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The North Sea is a major hydrocarbon province with estimated proven recoverable reserves of approximately 23 billion bbl of oil and 50 tcf of gas. A significant proportion (22%) of these reserves occurs in reservoirs interpreted as submarine fan deposits. These include both oil and gas fields that are among the largest discovered in the province.
The North Sea basin provides a classic example of long-term development of an extensional basin. Major tectono-sedimentary sequences can be broadly matched to pre-, syn- and post-rift phases of the Viking and Central grabens. Development of submarine fan systems within the basin can in turn be related to this framework.
Submarine fans developed in the Viking graben within the syn-rift tectonic setting during the late Jurassic. The major controlling factor at this time is considered to be internal tectonics of the graben with subordinate influence from sea level changes. Small, coarse, scarp-fed fans formed a sediment apron along the fault-controlled graben margins. Finer-grained, rather better developed fan systems were also formed during this period, reflecting the relative importance of different controlling influences.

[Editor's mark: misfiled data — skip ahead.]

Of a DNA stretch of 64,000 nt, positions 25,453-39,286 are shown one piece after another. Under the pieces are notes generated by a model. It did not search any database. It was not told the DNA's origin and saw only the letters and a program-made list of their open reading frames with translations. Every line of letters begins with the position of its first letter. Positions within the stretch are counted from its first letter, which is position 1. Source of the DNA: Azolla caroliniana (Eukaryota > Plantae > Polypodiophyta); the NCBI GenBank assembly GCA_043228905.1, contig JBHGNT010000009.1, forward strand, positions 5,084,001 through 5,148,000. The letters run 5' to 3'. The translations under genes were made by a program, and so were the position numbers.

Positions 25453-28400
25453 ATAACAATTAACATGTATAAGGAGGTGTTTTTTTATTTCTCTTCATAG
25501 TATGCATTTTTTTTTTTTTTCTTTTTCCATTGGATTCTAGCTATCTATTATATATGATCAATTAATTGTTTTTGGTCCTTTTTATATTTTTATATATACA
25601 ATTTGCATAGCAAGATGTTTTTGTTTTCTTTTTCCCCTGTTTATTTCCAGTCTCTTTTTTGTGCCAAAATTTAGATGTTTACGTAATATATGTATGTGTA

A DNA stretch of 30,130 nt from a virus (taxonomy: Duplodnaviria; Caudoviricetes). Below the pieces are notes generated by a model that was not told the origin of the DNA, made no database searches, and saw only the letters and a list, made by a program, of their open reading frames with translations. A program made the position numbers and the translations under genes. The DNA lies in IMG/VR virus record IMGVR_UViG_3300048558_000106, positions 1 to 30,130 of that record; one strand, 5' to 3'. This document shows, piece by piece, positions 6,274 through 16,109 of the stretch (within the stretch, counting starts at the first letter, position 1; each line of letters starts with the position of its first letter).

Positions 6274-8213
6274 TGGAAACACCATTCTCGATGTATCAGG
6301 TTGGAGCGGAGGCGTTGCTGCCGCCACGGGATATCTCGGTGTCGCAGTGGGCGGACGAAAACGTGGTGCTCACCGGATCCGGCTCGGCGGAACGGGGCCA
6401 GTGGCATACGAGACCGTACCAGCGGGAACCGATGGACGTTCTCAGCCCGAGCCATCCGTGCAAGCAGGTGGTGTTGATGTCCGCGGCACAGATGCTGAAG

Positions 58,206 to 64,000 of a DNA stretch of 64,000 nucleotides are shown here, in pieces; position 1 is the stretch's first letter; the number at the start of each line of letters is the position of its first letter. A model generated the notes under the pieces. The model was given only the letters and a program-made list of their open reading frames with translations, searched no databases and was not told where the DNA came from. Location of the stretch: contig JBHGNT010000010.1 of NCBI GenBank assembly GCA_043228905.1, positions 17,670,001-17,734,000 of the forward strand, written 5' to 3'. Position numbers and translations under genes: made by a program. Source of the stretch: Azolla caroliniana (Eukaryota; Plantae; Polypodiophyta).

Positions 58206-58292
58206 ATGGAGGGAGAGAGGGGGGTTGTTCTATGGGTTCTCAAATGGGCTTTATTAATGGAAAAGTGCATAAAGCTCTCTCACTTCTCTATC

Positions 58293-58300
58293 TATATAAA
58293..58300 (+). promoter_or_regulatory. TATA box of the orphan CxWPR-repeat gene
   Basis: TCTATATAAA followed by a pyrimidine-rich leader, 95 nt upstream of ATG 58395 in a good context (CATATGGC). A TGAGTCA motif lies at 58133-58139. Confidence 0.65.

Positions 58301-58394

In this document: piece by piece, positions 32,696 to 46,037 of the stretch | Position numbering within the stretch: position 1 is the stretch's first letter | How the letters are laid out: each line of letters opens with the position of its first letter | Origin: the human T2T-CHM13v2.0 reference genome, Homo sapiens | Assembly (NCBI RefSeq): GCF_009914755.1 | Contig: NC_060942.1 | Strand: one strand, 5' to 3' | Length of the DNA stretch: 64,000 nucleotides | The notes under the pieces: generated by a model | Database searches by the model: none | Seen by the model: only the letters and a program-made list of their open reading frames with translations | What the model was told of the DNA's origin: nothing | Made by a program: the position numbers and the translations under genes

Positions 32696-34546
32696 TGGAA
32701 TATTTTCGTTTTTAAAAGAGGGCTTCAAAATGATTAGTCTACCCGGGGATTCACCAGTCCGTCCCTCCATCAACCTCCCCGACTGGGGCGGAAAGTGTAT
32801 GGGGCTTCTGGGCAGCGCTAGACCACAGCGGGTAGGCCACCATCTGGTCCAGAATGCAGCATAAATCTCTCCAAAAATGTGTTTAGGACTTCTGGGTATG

The post-rift cycle in the North Sea basin is characterized by Late Cretaceous-Tertiary thermal subsidence of the graben as well as the former rift margins. The major influences on fan development in this phase were external tectonics in the source area, and, of equal importance, sea level changes which controlled sediment input to deeper parts of the basin. Late Paleocene and early Eocene fans developed in association with major prograding delta systems.
The variability in space and time of submarine fan types in the North Sea highlights the importance of identifying the most appropriate fan model. This is critical to reservoir distribution in field development, as well as in future exploration where predictive models will be required to identify time periods and areas most likely for the development of submarine fans.
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